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Using encoders for speed detection

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ElectricRay1981
(@electricray1981)
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Hello all,

It's been a while I posted something I have been very bussy with understanding ROS and this goes pretty fine. But for my project I still use a Arduino which I will use for speed detection and control my motors. Offcourse the DroneBotWorkshop has awesome tutorials and I used one to play around with the speed detection done by encoders built in the motors I have bought. There is a great tutorial n YouTube Using Encoders which I have followed and it works perfect. But now comes my question in the example code in this video at around 24:49 there is a constant TimeInterval which is 1 sec. But as far I understand this means that the detected speed is only updated every second. And if one wants to use this for speed control I think it would be better to make this interval shorter, am I right here? Maybe it would be better to make it like 100 ms for example? 

What is your opinion about that?

 

 

Grtz,
Ray


   
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robotBuilder
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@electricray1981

Rather than counting how many pulses occur per second perhaps you can count how much time passes between each pulse?


   
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ElectricRay1981
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@robotbuilder 

I have done that hence all the previous posts I made where we were figuring out what went wrong with my speed detection and PID control. 

I even beleive that you were one of the person that recommended to count pulses over a fixed time interval in the same thread 😉

Grtz,
Ray


   
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(@davee)
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Hi @electricray1981 (&@robotbuilder)

   I have only glanced at the part of the video you refer to, so my comment might not be relevant, but the general quandary in such situations depends on what information is most important to you.

If you look back a little on the video, you will see a scope pattern of pulses which is fluctuating in time to some extent. At the random point I 'froze' the picture, the pulse time was about 1.5 millisecs, which is around 670 pulses per second.

Now even if the speed is constant, as you can only count an integer number of pulses, it is quite possible 3 consecutive readings will be something like 669, 670, 671, depending on the angles that the encoder is at for each of the 1 second periods.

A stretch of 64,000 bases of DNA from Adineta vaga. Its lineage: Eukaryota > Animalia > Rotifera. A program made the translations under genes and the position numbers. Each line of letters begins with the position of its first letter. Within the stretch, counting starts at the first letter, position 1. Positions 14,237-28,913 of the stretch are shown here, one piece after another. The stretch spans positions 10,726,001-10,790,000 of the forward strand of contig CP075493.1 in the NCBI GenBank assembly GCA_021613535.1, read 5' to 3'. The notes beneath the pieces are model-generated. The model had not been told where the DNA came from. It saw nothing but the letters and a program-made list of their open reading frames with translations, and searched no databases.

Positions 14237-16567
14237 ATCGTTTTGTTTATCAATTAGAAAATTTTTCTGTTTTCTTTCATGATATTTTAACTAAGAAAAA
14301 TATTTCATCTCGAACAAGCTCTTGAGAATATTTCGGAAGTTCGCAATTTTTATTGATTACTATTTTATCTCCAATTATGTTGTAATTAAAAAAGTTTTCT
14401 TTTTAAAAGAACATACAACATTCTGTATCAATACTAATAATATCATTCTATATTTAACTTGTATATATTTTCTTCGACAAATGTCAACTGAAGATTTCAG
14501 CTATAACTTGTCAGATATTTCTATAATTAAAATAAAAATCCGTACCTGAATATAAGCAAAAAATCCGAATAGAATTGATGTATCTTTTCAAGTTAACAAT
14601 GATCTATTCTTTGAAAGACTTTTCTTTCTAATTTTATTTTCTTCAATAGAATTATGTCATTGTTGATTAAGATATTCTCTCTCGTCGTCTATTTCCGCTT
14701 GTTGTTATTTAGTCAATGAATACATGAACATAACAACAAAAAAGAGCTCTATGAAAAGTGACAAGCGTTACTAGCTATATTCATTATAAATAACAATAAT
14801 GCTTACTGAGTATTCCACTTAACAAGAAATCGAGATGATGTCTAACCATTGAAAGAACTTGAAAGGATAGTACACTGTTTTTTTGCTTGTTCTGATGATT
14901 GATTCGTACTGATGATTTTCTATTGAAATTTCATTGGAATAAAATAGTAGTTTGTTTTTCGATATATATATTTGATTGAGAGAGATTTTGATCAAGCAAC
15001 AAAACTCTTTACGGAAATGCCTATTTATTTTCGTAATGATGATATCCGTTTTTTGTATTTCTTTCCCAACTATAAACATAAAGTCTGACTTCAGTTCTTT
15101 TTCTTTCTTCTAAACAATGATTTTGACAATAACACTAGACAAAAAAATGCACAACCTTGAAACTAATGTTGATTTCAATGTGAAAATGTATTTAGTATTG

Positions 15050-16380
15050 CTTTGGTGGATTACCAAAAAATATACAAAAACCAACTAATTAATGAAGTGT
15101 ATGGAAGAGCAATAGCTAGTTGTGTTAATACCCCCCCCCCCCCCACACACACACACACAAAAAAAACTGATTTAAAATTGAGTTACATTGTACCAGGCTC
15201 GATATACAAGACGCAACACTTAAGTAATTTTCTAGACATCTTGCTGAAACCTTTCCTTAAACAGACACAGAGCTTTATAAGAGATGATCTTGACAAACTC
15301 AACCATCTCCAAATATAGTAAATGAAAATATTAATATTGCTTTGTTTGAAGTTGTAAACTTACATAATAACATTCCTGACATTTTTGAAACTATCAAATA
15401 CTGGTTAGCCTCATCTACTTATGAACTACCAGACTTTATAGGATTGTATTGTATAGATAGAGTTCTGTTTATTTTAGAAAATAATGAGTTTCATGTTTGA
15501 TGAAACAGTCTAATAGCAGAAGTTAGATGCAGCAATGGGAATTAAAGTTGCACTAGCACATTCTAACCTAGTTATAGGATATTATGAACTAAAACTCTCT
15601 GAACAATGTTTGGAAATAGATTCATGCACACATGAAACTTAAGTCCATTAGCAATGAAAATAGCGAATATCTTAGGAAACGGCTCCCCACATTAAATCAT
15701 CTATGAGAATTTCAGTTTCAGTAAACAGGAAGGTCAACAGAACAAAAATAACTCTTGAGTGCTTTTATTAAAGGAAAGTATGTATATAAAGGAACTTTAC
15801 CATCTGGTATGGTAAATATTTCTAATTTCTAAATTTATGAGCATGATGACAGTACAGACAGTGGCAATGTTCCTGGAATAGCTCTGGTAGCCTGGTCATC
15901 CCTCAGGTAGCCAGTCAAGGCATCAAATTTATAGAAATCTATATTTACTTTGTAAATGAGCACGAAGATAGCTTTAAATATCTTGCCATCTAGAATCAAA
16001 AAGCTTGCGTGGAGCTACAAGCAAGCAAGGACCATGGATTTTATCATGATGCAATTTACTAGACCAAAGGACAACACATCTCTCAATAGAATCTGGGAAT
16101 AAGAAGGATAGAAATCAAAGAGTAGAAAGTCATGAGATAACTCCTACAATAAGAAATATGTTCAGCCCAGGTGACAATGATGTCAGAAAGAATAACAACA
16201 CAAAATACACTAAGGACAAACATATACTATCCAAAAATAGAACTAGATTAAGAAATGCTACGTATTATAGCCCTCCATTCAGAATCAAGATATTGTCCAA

(In the video it looked as if the pulses were a little irregular, so the range of counts would be greater than this fictional example, and this would magnify the effect, but for now let's stay with just the inevitable fluctuations.)

Hence in 1 second, it counts about 670 pulses, and a change of 1 pulse in the count on the next period, to say 669, will only suggest a speed change of about 0.15%, which probably won't be noticed on a display.

However, if you reduce the sampling window to 100 milliseconds, then the counts will reduce by a factor of 10, so two consecutive readings might be 67 and 66. This suggests a speed change of 1.5%. This probably will visible, and could easily be distracting.

And to push the argument further .. you might want to reduce it to 10 milliseconds .. so that readings are now based on 7 and 6 counts ... a change of around 15%.

----------

So, to your question, reducing the time interval would indeed make it more reponsive to speed changes, but it would also make it more vulnerable to the quantisation limitations of counting an integer number of pulses, and if you take this too far, your speed display will degenerate towards a random number display.

Hopefully, you will now understand you are delving into a common engineering type of problem, where you start with best estimates, but typically also have to do some 'fine tuning' for the optimal result when you have all constructed and working.

I suspect Bill chose a time of about 1 second, to get a reasonably stable looking output speed ... it is quite feasible to suggest the sampling time could have been reduced to provide quicker update rate, but there will is always a practical limit. Remember, if this is being used to measure the speed of a vehicle, then to be useful, it must work over the entire speed range. A car speedometer might produce plenty of pulses at 100 mph, but must also work sensibly at 10 mph, when the number of pulses in a given time will be divided by a factor of 10.

----------

And as a postscript, @robotbuilder's suggestion of measuring the time between pulses is mathematically correct, and in some cases a practical solution. However, with 'cheap mechanical' encoders, I suspect the timing will vary quite widely between adjacent pulses, and you will end up adding averaging filters of some type to get meaningful results. If you watch the scope display, and in particular the timing/frequency readouts, you will see they 'jump around' quite a lot. Once again, you need to try it and see ... sometimes what appears to be the least likely technique gives the best result!